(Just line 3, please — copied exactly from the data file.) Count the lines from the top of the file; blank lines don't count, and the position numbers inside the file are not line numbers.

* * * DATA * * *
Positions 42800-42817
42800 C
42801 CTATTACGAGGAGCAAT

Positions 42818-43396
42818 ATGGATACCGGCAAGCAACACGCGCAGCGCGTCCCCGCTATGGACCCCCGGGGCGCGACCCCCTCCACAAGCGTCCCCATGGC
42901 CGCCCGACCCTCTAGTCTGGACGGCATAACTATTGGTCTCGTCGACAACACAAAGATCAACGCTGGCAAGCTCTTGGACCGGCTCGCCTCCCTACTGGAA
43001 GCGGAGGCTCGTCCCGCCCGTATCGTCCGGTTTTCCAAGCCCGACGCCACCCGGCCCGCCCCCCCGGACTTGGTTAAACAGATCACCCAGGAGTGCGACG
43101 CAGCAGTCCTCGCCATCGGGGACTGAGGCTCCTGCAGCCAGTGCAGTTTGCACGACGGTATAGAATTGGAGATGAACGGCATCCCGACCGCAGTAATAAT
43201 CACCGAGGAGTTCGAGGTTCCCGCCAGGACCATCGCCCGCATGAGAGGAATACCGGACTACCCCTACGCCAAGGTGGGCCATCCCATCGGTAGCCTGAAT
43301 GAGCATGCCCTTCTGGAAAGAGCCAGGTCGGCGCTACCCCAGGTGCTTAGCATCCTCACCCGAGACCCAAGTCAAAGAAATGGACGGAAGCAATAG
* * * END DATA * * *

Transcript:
42801 CTATTACGAGGAGCAAT